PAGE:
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Re: The sum of all the digits of the positive integer q is equal [#permalink]
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17 Jul 2013, 14:18
I'll give this a try......
x13 = sum of all the digits in our number (q), and q = 10^n – 49. So 10^any number will always end in a bunch of 0's, thus 10^n  49 will always be a bunch on 9's then end in 51, for example 9999999999999999951. So we know the last two digits are 5 and 1, and then every other digit is a 9. if we take x13 and subtract 5 and 1 (6) from it, then we get x07. Now we need to know how many 9's go into x07. If we add up all digits of x07, they need to equal 9 in order for 9 to be a factor of it, so x07 must really be 207. 207 = 9*23, so there are 23 9's in our number followed by a 5 and a 1, giving us a 25 digit number. 10^25 = a 26 digit number, subtract 49 yields a 25 digit number. Thus n=25.



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Re: The sum of all the digits of the positive integer q is equal [#permalink]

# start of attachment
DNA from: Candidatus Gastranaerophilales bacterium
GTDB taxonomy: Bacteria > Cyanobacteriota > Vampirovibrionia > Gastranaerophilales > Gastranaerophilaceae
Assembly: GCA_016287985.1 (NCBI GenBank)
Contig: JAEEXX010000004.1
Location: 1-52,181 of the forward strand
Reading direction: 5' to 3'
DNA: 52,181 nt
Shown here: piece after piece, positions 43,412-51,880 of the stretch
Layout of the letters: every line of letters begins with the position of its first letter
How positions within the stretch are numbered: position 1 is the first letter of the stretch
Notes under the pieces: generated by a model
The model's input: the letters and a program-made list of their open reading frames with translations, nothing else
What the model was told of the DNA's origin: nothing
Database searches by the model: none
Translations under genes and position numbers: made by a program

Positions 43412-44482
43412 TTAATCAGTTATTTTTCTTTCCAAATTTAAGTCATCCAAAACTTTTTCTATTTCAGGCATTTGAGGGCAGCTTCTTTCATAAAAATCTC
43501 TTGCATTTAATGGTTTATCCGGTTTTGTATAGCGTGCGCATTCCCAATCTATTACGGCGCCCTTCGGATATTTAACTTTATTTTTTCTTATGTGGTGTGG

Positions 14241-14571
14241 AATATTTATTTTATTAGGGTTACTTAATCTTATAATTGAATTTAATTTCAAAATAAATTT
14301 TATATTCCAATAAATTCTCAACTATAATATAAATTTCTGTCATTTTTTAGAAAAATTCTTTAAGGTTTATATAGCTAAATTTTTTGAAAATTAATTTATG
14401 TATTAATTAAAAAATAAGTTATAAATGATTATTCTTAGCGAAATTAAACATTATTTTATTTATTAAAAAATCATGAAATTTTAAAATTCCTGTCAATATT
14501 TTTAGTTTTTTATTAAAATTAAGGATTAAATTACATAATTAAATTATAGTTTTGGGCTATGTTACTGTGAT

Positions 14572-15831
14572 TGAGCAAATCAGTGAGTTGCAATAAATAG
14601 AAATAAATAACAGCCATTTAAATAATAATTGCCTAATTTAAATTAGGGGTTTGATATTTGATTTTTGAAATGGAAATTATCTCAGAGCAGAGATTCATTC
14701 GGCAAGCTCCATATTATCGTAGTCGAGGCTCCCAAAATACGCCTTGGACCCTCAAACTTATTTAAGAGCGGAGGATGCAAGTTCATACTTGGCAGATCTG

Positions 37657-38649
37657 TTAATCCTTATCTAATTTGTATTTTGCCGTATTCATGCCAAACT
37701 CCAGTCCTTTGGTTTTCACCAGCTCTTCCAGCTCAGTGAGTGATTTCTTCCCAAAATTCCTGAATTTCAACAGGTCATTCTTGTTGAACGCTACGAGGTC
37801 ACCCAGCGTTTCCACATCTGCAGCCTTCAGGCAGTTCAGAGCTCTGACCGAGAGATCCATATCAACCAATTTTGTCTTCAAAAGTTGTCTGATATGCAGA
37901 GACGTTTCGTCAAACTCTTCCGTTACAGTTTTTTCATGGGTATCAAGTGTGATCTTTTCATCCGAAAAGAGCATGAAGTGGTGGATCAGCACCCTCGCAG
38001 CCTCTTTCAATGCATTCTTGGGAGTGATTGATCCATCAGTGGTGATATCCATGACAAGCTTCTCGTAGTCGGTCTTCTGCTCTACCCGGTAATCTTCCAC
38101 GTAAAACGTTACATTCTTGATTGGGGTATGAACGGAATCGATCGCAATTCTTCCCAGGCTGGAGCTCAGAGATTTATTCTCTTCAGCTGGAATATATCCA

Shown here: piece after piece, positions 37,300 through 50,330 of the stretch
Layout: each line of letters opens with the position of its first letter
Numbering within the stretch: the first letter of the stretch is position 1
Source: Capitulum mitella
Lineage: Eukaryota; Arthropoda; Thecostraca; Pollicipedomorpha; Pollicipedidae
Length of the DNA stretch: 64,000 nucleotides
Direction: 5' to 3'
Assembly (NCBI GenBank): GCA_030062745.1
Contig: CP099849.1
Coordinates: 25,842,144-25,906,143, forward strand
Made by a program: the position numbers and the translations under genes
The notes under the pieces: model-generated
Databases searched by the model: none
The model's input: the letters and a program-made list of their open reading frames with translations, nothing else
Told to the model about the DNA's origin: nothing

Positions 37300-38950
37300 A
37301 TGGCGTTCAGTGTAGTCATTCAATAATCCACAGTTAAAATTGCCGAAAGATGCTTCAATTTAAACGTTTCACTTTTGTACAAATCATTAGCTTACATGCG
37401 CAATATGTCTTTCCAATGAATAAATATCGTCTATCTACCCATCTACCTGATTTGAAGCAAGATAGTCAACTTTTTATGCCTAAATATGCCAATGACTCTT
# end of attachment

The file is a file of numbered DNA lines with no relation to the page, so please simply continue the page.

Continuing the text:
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18 Jul 2013, 11:59
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I also solved it by finding a pattern:
For n = 3: q = 10^3  49 = 951 For n = 4: q = 10^4  49 = 9951 For n = 5: q = 10^5  49 = 99951 etc...
We can see that the number of 9 digits is 2 less than n. We can now see that our number q equals 99999.....951. We can now test with the given values for n:
(A) n = 24: 9.(n2) + (5+1) = 9.(n2) + 6 = 9(22) + 6 = 204 (B) n = 25: (9)(23) + 6 = 213, our answer is (B)
I think this can be solved in under 2 minutes with this method if one can find the pattern quickly.



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Re: The sum of all the digits of the positive integer q is equal [#permalink]
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19 Jul 2013, 15:36